The European Parliament on Monday voted to strengthen Europe’s data protection laws, including plans to impose fines of up to 100 million euros (US$136.7 million) on companies such as Yahoo Inc, Facebook Inc or Google Inc if they break the rules.
The vote in parliament’s civil liberties committee opens the way for further negotiations with EU countries and the European Commission on the plans, the first revision to Europe’s data laws since 1995.
In the nearly two decades since then, vast changes have taken place in how data is generated, stored, shared and viewed, leaving lawmakers determined to get ahead of the game and draft rules that they say will better protect individuals.
“The European Parliament has just given its full backing to a strong and uniform European data protection law that will cut costs for business and strengthen the protection of our citizens: one continent, one law,” EU Justice Commissioner Viviane Reding said.
In its legislative proposal unveiled early last year, the commission suggested sanctions of up to 2 percent of global turnover on companies that violate the rules, and said consumers should have the “right to be forgotten” — that they should be able to remove their entire digital traces from the Internet.
The civil liberties committee has come up with nearly 4,000 amendments to the original plan, including increasing the fine to 5 percent of annual worldwide turnover or 100 million euros, whichever is greater.
The changes also mean the replacement of the “right to be forgotten” with “the right of erasure,” seen as a lesser obligation.
The regulation on data in the 28 countries that make up the EU will establish, when finalized, a single, pan-European law for data protection, replacing the current inconsistent patchwork of national laws. Companies will deal with one law, not 28.
“The benefits are estimated at 2.3 billion euros per year,” the commission said in a statement.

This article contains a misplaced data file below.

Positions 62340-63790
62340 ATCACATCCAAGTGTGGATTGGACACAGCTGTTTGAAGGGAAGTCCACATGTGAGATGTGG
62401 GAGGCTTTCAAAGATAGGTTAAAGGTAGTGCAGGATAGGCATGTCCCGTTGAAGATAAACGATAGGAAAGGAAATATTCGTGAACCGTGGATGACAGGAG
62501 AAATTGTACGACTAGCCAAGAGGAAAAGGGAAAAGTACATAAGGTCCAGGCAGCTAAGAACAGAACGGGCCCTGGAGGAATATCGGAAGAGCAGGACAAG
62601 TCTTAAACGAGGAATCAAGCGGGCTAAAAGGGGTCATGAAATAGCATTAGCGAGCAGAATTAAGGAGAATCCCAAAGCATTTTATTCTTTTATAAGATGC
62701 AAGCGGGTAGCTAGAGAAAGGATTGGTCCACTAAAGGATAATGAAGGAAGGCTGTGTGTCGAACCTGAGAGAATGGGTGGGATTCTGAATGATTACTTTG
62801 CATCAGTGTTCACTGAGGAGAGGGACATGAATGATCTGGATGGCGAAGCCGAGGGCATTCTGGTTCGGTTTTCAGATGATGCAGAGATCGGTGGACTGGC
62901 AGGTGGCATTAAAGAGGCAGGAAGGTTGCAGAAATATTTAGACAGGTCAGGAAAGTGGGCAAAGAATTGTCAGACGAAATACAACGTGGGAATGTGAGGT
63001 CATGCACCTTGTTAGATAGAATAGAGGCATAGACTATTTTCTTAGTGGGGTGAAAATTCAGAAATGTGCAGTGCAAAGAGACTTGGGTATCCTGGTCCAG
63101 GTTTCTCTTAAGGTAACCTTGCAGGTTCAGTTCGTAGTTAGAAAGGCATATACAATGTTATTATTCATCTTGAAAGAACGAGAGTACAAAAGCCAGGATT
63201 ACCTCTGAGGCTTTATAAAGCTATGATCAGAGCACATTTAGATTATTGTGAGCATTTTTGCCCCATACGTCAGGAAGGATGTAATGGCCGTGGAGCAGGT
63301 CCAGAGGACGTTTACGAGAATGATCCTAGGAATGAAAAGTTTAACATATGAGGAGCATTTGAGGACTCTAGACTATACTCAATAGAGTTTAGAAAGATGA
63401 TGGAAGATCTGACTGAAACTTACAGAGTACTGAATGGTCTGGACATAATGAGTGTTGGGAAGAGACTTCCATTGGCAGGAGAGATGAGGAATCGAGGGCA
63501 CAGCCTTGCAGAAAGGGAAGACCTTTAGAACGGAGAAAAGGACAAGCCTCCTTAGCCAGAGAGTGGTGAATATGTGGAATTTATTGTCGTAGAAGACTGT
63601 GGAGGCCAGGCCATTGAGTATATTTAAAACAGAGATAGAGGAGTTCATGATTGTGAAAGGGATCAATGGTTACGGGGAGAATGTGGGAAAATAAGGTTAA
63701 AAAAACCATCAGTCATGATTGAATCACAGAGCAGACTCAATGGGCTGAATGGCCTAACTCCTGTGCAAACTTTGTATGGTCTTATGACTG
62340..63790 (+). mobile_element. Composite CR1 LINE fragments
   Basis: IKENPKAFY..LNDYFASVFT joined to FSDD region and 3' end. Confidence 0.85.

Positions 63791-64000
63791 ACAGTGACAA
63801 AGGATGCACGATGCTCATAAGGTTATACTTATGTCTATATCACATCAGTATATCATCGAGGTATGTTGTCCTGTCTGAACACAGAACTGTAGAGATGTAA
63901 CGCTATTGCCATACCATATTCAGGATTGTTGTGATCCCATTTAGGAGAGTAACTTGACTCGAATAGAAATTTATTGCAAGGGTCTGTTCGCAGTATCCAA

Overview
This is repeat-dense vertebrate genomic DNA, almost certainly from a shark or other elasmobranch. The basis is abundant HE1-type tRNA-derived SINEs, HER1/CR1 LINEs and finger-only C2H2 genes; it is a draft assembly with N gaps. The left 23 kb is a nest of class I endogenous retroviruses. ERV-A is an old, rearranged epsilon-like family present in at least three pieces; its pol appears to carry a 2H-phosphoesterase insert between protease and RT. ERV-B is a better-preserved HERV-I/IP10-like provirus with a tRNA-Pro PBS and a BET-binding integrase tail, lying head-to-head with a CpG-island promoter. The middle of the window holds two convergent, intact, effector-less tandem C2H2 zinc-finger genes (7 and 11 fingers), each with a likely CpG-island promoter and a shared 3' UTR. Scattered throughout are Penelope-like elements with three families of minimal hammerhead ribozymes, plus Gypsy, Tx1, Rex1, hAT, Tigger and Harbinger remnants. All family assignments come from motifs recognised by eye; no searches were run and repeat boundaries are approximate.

Parliament, in line with the commission’s proposals, also wants to impose strict rules on how data is shared or transferred to non-EU countries. For example, if the US wants access to information held by Google or Yahoo about a European citizen based in Europe, the firm would have to seek authorization from a European data authority first.
That would establish an extra, EU-controlled gateway that might go some way to assuaging the profound concerns raised in Europe about US data spying activities revealed via the leaks from former US National Security Agency analyst Edward Snowden.
Facebook, Yahoo, Google and other Internet-based firms, the vast majority of them from the US, have lobbied against the commission’s proposal, concerned it will damage their business model by imposing an extra, costly burden on how they handle data, and limit their ability to target goods at consumers.
US authorities are also worried that if Europe establishes strict new data rules, countries in Latin America, the Middle East, Africa and Asia will tend toward the European model, setting a higher global data-protection threshold.
“Tonight’s vote also sends a clear signal: As of today, data protection is made in Europe,” Reding said in a statement.
Negotiations with EU member states and the European Commission on the law are to start later this year or early next year. EU leaders will discuss the issue at a summit in Brussels tomorrow and on Friday, and could give some indication then of how quickly they want to proceed.